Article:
With a unanimous vote Wednesday morning, the New Mexico Public Regulation Commission (PRC) ended one piece of a year-long debate on the future of coal in the Four Corners region. The utility PNM, which is slated to exit the San Juan Generating Station in 2022, will now need to rely on 100 percent renewable energy and battery storage to replace the power generated at the coal-fired plant.
Commissioners were faced with the tough decision of weighing the economic future of the Four Corners area with the climate goals of the landmark Energy Transition Act (ETA), a 2019 law which mandates the state move to 100 percent carbon-free electricity generation by 2050.
“With all the facts put on the table, and all the facts that our hearing examiners worked on, we’re moving New Mexico forward,” said PRC chairperson Theresa Becenti-Aguilar during the meeting. “And the changing energy economy in the communities of the San Juan station—it’s happening, it’s moving today.”
The decision was lauded by a multitude of clean energy advocacy, environmental and grassroots community groups that called on the commission to approve the replacement power scenario proposed by the Coalition for Clean Affordable Energy. The proposal includes 650 MW of solar resources and 300 MW of battery storage resources, with 430 MW of solar and $447 million worth of capital investments located within the Central Consolidated School District in San Juan County. Another 520 MW of renewable energy and roughly $500 million of capital investment would be located in McKinley County and the Jicarilla Apache reservation in Rio Arriba County.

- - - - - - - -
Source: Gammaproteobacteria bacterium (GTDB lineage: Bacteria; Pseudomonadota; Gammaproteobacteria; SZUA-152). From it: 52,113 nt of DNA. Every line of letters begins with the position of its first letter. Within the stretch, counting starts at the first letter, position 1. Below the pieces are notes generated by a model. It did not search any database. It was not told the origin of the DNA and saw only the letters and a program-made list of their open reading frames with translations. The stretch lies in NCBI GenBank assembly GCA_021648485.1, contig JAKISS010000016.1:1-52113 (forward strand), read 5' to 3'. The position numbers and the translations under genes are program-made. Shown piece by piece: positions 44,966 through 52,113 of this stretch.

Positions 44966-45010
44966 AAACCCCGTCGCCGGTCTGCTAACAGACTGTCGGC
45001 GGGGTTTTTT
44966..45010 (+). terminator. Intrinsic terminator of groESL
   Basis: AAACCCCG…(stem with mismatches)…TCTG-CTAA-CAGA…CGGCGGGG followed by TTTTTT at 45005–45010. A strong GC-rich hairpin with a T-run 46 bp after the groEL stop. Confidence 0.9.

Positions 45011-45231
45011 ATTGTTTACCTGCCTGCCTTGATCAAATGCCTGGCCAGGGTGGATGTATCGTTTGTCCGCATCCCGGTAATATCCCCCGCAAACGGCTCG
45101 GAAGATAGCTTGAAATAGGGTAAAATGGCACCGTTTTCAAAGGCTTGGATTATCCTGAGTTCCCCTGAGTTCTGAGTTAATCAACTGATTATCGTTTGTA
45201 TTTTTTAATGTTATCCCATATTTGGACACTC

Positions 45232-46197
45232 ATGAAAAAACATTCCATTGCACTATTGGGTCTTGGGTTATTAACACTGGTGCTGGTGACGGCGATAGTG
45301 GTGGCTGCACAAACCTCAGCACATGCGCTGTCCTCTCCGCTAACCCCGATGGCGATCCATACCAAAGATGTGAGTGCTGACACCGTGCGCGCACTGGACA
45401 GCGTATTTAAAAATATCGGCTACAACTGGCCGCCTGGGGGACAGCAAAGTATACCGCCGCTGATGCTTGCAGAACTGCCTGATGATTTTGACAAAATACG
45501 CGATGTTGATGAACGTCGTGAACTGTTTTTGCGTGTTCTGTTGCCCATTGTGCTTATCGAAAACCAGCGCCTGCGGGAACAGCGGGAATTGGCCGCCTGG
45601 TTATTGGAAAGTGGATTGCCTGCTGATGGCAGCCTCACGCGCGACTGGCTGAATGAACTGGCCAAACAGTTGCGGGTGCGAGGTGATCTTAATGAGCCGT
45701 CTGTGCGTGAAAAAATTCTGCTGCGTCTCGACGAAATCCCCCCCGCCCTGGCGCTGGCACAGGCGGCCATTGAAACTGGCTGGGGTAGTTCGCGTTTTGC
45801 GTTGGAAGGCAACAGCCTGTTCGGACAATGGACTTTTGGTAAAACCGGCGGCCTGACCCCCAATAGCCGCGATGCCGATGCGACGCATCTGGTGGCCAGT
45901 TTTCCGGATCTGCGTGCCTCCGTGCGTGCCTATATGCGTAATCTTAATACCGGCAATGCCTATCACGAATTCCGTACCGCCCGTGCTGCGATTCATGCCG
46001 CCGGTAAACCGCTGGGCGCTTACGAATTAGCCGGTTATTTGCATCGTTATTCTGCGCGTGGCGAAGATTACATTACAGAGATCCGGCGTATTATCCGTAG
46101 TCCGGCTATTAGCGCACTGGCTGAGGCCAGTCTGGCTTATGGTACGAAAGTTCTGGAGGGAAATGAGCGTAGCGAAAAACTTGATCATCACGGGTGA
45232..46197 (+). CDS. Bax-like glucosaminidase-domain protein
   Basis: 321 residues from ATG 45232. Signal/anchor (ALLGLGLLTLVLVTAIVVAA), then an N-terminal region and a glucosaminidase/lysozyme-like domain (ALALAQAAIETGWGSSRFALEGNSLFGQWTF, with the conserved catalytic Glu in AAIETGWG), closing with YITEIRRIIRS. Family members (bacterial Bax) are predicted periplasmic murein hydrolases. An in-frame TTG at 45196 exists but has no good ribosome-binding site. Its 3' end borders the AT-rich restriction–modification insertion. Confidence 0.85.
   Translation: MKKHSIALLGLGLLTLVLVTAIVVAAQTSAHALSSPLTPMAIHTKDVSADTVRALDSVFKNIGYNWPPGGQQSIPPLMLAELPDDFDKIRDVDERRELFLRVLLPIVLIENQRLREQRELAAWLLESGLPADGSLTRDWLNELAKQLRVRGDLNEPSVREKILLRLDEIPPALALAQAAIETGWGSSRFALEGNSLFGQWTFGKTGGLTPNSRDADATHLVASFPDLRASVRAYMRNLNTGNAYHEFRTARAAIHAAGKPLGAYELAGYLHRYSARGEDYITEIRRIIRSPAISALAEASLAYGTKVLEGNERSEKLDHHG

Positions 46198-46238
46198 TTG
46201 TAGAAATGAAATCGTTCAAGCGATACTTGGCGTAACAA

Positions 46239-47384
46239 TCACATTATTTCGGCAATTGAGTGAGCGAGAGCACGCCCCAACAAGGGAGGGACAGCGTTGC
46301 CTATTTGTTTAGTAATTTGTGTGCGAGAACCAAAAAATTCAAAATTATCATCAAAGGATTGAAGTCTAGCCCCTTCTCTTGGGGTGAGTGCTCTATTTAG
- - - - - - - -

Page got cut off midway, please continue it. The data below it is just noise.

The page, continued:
Driven by continued increases in cases in Bernalillo County and a detention center in Cibola County as part of the second-most COVID-19 cases announced in a single day in the state, the state of New Mexico passed 20,000 total confirmed cases on Wednesday. The New Mexico Department of Health announced 352 confirmed cases of COVID-19 and six additional deaths related to the disease. The department has found 20,136 confirmed cases of COVID-19 and 632 deaths related to the disease. The 352 reported cases of COVID-19 represent 4.54 percent of the 7,758 tests the state announced have been processed between the announcements on Tuesday and Wednesday. Bernalillo County, home of Albuquerque and by far the state’s most-populous county, had 87 new cases of COVID-19, but the Cibola County Correction Center had 76 new cases, more than any other county outside of Bernalillo on Wednesday.
Reversing a three-year decline, the number of people covered by Medicaid nationwide rose markedly this spring as the impact of the recession caused by the outbreak of COVID-19 began to take hold. Yet, the growth in participation in the state-federal health insurance program for low-income people was less than many analysts predicted. One possible factor tempering enrollment: People with concerns about catching the coronavirus avoided seeking care and figured they didn’t need the coverage. Program sign-ups are widely expected to accelerate through the summer, reflecting the higher number of unemployed. As people lose their jobs, many often are left without workplace coverage or the money to buy insurance on their own.
When U.S. scientists launch the first large-scale clinical trials for COVID-19 vaccines this summer, Antonio Cisneros wants to make sure people like him are included. Cisneros, who is 34 and Hispanic, is part of the first wave of an expected 1.5 million volunteers willing to get the shots to help determine whether leading vaccine candidates can thwart the virus that sparked a deadly pandemic. “If I am asked to participate, I will,” said Cisneros, a Los Angeles cinematographer who has signed up for two large vaccine trial registries. “It seems part of our duty.”
It will take more than duty, however, to ensure that clinical trials to establish vaccine safety and effectiveness actually include representative numbers of African Americans, Latinos and other racial minorities, as well as older people and those with underlying medical conditions, such as kidney disease. Black and Latino people have been three times as likely as white people to become infected with COVID-19 and twice as likely to die, according to federal data obtained via a lawsuit by The New York Times.